In the house in which I live, which is too big for me, I've spread papers over too many surfaces and in too many rooms: poems and pieces of poems and title pages and rough drafts and section titles and then, just blank pages. Some of the blank pages are turquoise, and I have no idea where they came from. It's far too easy to do this -- spread everything out -- when open spaces beckon. In the bedroom this morning I attempted to consolidate and tidy. I moved the many piles into fewer and larger piles. I threw out. I boxed-up. (Better than throwing-up and boxing-out.) Arranged and rearranged. Folded. Put in storage. Put inside of. Into the kitchen I carried more bags of food and put things in cupboards and the refrigerator and then began to take other things out because there was stew to be made. It's constant, isn't it, this shuffling of the implements of our lives. In my camping days one of the things I found so enchanting was the fact of so few possessions for a week or two, just enough to fit in the car along with fellow humans. How little we needed & how much we thrived with the little we had. A friend once told me to get rid of half of my possessions. I've pondered this. I am not a hoarder. But still the detritus accumulates and fluffs itself.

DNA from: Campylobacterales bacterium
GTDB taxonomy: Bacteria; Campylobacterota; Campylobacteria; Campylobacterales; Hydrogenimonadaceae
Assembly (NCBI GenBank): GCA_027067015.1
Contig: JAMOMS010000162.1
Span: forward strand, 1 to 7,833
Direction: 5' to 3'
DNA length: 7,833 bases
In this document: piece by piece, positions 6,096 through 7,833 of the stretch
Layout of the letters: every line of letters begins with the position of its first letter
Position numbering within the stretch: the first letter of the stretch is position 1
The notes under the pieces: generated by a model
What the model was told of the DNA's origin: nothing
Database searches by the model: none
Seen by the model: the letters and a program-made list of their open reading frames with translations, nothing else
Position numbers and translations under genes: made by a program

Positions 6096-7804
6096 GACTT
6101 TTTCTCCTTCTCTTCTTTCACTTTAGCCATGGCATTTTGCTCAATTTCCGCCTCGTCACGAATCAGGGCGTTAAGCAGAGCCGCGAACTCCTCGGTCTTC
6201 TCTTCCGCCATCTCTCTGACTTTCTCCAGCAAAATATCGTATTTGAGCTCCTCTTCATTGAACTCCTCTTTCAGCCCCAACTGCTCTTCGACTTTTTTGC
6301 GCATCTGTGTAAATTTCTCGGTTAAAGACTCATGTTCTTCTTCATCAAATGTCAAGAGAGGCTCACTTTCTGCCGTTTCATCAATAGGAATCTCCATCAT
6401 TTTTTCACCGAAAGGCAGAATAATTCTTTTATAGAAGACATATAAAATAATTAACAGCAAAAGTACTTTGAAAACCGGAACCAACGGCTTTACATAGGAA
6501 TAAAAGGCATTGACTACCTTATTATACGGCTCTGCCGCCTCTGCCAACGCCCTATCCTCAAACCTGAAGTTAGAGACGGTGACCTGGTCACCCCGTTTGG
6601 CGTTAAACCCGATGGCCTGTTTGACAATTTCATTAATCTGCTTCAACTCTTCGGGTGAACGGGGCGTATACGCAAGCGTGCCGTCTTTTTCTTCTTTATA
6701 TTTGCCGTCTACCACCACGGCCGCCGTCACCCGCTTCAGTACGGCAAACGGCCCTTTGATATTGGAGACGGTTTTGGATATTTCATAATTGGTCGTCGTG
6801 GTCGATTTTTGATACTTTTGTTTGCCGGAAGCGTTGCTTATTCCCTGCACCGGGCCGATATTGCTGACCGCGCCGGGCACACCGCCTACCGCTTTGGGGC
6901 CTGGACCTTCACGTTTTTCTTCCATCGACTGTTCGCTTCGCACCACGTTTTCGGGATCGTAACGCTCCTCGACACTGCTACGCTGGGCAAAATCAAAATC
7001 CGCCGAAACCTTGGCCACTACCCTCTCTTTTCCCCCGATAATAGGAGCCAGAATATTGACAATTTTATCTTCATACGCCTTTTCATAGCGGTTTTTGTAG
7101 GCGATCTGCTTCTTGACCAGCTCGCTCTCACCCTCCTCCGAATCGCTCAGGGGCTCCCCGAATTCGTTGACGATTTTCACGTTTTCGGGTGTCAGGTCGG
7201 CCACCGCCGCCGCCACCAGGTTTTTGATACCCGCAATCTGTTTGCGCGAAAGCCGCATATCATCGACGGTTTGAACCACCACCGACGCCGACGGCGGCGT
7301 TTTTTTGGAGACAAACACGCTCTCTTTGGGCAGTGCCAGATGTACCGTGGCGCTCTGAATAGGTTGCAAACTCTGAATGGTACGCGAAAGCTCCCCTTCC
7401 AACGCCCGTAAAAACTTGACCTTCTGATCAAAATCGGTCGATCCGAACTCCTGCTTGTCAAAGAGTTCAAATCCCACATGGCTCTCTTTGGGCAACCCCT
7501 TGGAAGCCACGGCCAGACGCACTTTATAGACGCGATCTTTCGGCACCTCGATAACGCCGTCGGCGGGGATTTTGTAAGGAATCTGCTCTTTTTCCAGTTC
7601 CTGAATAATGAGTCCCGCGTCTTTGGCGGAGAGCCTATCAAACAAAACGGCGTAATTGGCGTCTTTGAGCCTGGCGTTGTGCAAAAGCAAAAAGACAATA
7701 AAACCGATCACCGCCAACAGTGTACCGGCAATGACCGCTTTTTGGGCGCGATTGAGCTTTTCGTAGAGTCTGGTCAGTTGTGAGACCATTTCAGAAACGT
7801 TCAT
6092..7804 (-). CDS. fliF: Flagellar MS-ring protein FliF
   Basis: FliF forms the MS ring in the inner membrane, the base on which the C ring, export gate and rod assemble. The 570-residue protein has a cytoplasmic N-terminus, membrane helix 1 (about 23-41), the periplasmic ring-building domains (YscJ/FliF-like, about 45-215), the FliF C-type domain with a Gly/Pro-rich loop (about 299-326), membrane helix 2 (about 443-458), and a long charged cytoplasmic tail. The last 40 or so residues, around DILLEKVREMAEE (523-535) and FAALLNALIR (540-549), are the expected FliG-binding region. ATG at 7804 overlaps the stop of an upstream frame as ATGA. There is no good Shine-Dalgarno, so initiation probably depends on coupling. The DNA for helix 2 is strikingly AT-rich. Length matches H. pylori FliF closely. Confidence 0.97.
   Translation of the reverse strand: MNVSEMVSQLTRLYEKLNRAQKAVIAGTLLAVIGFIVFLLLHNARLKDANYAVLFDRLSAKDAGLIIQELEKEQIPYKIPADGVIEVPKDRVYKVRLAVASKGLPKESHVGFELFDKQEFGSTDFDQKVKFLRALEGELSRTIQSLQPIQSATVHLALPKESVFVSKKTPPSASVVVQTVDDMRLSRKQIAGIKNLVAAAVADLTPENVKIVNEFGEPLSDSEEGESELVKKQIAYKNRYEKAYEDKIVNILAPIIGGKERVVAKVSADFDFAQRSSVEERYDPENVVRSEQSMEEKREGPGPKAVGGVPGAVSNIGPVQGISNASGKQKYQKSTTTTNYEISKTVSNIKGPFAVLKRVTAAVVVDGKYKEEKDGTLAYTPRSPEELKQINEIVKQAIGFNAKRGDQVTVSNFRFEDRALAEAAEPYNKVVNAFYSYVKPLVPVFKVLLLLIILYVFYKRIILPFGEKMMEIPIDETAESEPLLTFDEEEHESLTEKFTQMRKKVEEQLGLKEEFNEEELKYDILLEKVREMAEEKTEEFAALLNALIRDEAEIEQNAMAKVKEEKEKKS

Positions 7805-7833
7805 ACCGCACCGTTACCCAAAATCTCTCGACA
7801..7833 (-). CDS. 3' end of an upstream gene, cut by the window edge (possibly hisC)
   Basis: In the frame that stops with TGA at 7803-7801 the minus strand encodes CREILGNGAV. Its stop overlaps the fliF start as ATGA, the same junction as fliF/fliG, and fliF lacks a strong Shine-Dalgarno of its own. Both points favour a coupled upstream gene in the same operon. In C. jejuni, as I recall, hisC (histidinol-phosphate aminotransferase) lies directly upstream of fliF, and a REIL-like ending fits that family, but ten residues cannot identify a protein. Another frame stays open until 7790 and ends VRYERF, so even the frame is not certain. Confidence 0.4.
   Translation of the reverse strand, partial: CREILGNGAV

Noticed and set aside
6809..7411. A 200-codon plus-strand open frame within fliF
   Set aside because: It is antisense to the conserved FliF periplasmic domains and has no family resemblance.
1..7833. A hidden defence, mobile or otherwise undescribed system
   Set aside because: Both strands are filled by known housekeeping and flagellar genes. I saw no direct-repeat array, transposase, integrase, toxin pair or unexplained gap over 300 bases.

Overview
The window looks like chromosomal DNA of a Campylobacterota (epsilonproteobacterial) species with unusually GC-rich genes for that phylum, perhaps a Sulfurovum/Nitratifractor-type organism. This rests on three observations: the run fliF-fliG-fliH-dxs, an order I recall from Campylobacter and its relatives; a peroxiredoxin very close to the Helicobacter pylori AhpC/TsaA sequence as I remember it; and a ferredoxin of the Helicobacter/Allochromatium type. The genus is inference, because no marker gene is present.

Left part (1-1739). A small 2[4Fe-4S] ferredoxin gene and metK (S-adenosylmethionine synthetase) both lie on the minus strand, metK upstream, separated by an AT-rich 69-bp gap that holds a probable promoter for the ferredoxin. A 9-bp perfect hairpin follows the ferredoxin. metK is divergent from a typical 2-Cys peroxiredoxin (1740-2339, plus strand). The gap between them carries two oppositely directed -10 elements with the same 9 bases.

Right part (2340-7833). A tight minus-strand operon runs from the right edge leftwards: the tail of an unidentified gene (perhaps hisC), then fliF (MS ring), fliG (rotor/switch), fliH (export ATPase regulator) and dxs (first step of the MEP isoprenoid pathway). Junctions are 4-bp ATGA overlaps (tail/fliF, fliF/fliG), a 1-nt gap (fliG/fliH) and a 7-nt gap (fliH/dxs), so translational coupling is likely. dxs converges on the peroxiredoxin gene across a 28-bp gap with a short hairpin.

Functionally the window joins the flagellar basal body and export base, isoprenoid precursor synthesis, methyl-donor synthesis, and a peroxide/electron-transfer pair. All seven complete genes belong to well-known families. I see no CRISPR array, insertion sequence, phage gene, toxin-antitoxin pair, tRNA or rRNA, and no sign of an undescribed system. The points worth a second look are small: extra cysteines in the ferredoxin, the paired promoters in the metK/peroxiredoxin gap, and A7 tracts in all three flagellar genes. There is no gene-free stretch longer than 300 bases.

There are more boxes of more things in the other house and I've successfully pretty much ignored all of them for nearly three years now. Today I needed a poem for this manuscript I'm working on, something I wrote in 1998, and realized that it's in a box 19 miles away, or possibly on the hard drive of a computer in pieces in the basement, also 19 miles away. It was published in a now-defunct magazine called Heliotrope, the paper copy of which I thought I had in a box in this house but I was wrong.
I am going to scream now.